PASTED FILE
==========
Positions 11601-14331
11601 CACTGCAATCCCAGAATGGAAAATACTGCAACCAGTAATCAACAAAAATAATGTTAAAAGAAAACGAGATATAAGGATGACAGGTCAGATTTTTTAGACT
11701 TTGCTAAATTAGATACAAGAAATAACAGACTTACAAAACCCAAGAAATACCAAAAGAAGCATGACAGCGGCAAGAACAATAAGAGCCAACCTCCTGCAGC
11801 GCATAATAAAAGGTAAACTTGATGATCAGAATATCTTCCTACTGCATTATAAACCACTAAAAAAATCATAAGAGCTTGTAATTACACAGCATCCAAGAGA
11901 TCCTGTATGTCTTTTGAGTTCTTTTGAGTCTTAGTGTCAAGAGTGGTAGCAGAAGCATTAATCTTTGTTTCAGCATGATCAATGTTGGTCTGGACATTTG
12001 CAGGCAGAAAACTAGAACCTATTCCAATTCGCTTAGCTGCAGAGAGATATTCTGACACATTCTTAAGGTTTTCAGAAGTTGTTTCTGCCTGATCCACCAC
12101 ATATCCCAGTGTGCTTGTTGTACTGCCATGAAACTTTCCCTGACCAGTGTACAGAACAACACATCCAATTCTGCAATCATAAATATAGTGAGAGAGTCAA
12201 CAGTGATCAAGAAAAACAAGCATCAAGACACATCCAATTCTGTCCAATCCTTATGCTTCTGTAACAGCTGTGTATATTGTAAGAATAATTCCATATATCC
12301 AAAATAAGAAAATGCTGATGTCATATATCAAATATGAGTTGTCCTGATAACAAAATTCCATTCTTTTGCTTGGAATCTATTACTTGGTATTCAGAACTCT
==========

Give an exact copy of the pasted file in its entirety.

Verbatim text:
Positions 11601-14331
11601 CACTGCAATCCCAGAATGGAAAATACTGCAACCAGTAATCAACAAAAATAATGTTAAAAGAAAACGAGATATAAGGATGACAGGTCAGATTTTTTAGACT
11701 TTGCTAAATTAGATACAAGAAATAACAGACTTACAAAACCCAAGAAATACCAAAAGAAGCATGACAGCGGCAAGAACAATAAGAGCCAACCTCCTGCAGC
11801 GCATAATAAAAGGTAAACTTGATGATCAGAATATCTTCCTACTGCATTATAAACCACTAAAAAAATCATAAGAGCTTGTAATTACACAGCATCCAAGAGA
11901 TCCTGTATGTCTTTTGAGTTCTTTTGAGTCTTAGTGTCAAGAGTGGTAGCAGAAGCATTAATCTTTGTTTCAGCATGATCAATGTTGGTCTGGACATTTG
12001 CAGGCAGAAAACTAGAACCTATTCCAATTCGCTTAGCTGCAGAGAGATATTCTGACACATTCTTAAGGTTTTCAGAAGTTGTTTCTGCCTGATCCACCAC
12101 ATATCCCAGTGTGCTTGTTGTACTGCCATGAAACTTTCCCTGACCAGTGTACAGAACAACACATCCAATTCTGCAATCATAAATATAGTGAGAGAGTCAA
12201 CAGTGATCAAGAAAAACAAGCATCAAGACACATCCAATTCTGTCCAATCCTTATGCTTCTGTAACAGCTGTGTATATTGTAAGAATAATTCCATATATCC
12301 AAAATAAGAAAATGCTGATGTCATATATCAAATATGAGTTGTCCTGATAACAAAATTCCATTCTTTTGCTTGGAATCTATTACTTGGTATTCAGAACTCT